Canada’s Trudeau dons bulletproof vest after campaign receives threat
Canadian Prime Minister Justin Trudeau donned a bulletproof vest for an election campaign rally on Saturday, a Reuters eyewitness said, and the Canadian Broadcasting Corp. cited sources saying a security threat had been received.
Pictures taken by Reuters photographer Stephane Mahe at the event in the Ontario city of Mississauga outside Toronto showed Trudeau wearing bulky protection under his shirt.
Police wearing backpacks surrounded Trudeau on stage for the first time since the start of a six-week election campaign leading up to what polls suggest will be a closely contested vote on Oct. 21.
The scenes were almost unprecedented in recent Canadian political history, which has been overwhelmingly peaceful.
CBC cited unnamed sources inside Trudeau’s Liberal Party as saying he donned the bulletproof vest after the campaign received a threat.
Liberal spokeswoman Zita Astravas declined to comment on Trudeau’s security arrangements. The Royal Canadian Mounted Police declined to comment.
Trudeau, who arrived 90 minutes late for the event, addressed the rally without incident. His wife Sophie had been due to introduce him but did not do so.
Trudeau, who often plunges into crowds to shake hands and pose for photos, did the same as he was leaving the event, but this time he was closely surrounded by security, said Mahe.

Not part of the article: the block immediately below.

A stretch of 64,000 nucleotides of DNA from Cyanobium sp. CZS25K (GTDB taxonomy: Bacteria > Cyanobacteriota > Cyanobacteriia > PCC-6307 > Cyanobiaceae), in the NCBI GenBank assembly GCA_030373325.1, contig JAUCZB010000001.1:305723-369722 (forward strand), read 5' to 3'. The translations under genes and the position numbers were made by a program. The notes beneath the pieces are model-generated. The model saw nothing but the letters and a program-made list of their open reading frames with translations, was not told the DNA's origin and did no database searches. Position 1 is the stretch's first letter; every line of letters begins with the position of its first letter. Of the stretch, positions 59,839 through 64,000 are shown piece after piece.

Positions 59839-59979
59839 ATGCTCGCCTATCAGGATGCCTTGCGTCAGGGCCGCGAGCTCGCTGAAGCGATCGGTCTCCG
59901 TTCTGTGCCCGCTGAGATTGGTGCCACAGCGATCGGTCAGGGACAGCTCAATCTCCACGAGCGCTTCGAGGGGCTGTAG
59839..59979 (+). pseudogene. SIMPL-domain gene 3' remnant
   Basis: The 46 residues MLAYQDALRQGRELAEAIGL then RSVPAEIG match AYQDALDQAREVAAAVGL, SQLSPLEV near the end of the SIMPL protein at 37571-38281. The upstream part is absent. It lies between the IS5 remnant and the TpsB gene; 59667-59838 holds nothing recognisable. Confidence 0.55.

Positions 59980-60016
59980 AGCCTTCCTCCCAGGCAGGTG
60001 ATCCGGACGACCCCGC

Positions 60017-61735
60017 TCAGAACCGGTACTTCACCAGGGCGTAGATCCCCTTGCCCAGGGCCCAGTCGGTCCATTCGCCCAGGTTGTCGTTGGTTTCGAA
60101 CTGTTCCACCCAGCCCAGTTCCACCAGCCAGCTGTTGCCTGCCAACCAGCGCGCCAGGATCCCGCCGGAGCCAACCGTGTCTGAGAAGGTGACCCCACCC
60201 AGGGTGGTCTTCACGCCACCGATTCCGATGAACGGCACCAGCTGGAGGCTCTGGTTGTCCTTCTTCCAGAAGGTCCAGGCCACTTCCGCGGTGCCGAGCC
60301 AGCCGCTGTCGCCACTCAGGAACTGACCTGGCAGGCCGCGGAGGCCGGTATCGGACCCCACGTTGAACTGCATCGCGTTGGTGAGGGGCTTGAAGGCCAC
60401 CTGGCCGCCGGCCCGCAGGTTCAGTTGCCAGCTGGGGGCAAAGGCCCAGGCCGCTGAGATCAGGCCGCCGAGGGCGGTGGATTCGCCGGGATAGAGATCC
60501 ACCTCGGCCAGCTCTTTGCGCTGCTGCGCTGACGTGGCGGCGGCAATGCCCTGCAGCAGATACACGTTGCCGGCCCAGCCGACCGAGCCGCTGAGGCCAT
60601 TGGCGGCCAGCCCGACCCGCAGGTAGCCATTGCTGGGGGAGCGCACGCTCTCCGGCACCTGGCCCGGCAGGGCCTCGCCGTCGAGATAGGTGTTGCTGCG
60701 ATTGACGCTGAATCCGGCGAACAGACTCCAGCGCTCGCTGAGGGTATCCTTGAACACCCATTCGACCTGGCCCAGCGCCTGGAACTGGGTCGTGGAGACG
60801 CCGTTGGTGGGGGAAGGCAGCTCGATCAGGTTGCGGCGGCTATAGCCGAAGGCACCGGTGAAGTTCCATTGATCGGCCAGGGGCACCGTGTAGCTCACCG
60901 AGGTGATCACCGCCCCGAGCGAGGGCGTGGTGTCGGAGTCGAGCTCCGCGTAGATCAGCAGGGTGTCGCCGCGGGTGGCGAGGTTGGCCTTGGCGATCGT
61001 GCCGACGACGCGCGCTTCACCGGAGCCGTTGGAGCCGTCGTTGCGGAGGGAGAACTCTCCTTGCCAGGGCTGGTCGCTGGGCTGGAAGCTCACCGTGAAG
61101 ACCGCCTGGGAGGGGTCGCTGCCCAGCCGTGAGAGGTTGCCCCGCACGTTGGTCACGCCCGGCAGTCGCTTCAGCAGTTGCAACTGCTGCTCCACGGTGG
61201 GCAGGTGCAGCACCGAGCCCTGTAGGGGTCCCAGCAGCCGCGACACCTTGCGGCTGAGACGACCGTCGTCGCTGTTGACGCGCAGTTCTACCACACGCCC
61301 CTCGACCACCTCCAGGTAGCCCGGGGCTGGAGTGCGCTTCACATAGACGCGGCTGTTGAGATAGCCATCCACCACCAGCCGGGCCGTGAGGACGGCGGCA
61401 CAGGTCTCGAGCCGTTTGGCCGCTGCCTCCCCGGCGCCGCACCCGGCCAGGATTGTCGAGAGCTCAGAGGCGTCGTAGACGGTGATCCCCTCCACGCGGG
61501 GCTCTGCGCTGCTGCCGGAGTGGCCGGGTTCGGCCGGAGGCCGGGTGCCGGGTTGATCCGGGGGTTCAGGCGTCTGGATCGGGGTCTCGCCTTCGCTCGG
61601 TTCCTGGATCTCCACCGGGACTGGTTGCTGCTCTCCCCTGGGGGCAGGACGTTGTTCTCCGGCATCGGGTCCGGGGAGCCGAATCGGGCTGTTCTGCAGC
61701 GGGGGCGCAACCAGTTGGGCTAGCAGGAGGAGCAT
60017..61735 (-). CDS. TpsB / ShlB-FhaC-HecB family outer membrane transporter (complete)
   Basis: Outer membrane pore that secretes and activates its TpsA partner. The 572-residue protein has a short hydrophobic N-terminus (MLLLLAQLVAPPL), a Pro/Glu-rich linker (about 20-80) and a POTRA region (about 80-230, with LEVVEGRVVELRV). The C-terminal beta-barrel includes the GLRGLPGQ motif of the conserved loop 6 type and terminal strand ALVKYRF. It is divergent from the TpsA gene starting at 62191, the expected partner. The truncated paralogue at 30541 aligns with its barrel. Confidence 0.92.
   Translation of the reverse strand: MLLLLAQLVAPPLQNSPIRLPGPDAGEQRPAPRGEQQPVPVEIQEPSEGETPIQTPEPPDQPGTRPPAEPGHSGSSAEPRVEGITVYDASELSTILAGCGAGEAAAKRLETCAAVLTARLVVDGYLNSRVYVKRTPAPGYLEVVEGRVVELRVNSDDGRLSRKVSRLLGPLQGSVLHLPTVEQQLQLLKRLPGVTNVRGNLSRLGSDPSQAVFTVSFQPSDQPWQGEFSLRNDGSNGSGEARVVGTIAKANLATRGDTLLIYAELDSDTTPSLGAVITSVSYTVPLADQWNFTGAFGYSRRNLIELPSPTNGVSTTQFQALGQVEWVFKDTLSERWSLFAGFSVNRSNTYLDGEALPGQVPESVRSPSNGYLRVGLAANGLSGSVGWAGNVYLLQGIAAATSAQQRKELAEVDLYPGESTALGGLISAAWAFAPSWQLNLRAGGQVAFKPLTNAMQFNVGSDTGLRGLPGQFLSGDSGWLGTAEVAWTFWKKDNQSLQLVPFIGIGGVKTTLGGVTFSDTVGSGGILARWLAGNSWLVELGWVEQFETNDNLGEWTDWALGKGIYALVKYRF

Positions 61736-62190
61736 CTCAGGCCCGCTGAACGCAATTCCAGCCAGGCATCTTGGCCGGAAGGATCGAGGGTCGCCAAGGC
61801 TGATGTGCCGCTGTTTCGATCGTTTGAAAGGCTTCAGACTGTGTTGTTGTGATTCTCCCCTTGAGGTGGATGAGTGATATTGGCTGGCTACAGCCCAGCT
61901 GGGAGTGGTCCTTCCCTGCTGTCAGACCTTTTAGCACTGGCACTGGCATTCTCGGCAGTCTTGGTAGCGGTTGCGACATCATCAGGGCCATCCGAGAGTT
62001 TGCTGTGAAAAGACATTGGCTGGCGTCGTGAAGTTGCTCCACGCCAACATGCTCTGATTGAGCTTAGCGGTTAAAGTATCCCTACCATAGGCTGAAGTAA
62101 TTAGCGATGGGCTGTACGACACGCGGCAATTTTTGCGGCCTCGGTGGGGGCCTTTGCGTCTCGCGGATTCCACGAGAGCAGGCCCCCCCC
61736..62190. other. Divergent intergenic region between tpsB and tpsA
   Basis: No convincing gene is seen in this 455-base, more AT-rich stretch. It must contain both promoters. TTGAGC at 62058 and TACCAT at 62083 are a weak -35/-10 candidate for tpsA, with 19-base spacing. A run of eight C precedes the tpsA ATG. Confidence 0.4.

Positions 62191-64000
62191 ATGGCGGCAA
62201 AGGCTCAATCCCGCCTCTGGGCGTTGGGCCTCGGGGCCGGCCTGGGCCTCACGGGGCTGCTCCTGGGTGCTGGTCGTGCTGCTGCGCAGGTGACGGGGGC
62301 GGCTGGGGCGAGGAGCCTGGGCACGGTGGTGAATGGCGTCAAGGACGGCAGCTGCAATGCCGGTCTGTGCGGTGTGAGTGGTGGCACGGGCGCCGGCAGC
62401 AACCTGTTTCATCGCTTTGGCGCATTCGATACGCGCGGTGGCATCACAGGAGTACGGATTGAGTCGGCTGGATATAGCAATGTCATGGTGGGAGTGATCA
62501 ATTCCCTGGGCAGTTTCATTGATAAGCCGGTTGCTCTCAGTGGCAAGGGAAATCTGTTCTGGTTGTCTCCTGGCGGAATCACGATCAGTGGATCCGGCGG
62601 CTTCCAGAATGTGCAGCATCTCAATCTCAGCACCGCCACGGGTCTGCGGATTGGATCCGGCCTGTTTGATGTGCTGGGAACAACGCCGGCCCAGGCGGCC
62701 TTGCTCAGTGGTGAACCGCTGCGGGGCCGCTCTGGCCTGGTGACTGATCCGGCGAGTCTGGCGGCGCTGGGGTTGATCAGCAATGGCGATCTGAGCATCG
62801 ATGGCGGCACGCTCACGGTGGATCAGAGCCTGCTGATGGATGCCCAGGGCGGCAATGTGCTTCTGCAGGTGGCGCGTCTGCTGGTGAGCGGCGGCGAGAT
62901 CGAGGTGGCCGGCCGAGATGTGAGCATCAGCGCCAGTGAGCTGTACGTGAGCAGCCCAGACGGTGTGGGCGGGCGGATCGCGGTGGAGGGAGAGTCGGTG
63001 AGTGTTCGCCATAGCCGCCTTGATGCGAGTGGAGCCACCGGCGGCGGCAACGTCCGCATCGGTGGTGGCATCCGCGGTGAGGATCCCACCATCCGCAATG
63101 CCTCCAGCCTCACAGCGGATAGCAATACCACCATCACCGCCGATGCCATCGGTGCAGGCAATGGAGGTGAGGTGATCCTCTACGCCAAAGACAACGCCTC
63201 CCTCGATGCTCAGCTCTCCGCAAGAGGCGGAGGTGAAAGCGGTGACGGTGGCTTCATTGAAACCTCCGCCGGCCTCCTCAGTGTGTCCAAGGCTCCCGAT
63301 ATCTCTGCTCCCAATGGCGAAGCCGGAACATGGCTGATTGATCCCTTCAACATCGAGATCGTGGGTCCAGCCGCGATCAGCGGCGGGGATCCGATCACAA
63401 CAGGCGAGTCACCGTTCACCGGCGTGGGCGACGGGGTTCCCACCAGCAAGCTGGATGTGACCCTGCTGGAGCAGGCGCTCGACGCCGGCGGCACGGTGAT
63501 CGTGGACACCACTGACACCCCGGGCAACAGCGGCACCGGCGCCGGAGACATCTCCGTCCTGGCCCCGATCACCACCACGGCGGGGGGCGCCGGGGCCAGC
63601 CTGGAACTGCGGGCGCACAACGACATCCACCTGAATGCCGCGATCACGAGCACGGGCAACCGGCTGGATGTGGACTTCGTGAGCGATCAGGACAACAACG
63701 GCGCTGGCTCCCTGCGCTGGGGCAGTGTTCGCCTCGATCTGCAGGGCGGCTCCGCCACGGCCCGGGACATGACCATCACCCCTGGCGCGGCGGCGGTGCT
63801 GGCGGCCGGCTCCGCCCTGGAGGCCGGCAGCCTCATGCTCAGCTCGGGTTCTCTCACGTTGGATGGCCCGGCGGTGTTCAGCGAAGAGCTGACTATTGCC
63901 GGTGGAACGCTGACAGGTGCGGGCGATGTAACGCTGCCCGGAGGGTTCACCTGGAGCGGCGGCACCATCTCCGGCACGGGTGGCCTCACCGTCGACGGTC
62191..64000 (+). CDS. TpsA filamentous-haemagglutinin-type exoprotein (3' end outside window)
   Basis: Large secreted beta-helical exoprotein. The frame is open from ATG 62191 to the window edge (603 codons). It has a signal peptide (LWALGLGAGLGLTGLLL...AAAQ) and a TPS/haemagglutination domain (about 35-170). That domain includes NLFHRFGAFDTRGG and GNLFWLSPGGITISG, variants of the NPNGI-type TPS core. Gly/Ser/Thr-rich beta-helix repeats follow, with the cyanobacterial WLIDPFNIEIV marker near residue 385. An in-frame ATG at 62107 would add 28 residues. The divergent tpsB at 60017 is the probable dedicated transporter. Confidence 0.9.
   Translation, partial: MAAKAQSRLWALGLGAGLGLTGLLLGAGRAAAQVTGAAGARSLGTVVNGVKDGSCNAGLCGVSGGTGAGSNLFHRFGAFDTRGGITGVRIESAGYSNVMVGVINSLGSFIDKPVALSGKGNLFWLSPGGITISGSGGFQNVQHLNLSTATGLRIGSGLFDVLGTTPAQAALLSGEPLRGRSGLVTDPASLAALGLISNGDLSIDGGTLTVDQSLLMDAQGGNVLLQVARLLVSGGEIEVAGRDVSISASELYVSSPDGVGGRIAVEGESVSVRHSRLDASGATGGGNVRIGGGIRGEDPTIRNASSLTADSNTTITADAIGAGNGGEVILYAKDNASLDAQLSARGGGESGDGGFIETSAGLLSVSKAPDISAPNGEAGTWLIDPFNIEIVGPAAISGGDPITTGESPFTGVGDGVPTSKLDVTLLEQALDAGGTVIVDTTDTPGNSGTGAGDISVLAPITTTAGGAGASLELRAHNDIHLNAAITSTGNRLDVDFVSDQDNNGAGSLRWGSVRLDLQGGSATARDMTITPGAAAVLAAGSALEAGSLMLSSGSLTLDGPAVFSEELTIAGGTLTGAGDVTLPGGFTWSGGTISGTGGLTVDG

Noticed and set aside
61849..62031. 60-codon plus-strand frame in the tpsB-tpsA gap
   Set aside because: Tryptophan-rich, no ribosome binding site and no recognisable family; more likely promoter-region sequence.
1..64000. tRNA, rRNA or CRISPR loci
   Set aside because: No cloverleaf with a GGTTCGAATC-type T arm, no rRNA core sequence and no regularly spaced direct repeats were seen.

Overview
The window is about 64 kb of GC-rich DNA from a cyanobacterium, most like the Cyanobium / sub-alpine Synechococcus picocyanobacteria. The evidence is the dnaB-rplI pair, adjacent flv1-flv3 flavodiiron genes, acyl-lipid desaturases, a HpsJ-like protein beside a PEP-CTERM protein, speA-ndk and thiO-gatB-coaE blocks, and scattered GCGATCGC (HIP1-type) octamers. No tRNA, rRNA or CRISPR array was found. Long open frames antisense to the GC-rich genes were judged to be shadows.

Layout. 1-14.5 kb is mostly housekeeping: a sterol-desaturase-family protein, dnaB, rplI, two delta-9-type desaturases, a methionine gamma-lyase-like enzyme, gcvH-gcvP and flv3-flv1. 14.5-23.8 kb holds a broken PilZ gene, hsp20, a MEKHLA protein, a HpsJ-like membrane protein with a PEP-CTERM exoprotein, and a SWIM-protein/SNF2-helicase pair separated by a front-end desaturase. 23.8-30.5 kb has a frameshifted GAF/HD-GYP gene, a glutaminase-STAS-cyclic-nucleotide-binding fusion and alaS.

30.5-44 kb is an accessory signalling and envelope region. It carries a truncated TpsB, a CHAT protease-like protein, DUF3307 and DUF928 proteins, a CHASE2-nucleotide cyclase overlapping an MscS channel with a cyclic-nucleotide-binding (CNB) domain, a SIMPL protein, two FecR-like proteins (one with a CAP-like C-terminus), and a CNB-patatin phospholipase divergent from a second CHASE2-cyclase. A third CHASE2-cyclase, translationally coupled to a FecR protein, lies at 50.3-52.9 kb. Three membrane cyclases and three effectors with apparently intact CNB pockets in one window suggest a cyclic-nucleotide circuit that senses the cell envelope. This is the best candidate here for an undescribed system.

Unlike the US, where four presidents have been assassinated since 1865, there is almost no history of serious political violence in Canada.
The one exception came in 1970, when a radical group seeking independence for Quebec kidnapped the Canadian province’s deputy premier and later killed him.
Trudeau will go ahead with plans to campaign in the Ontario city of York north of Toronto on Sunday, said a Liberal official who declined to be named given the sensitivity of the situation.
Polls show the Liberals are tied with the official opposition Conservatives of Andrew Scheer, who on Sunday said that if he won on Oct. 21 he would quickly move to end what he called government subsidies to rich corporations.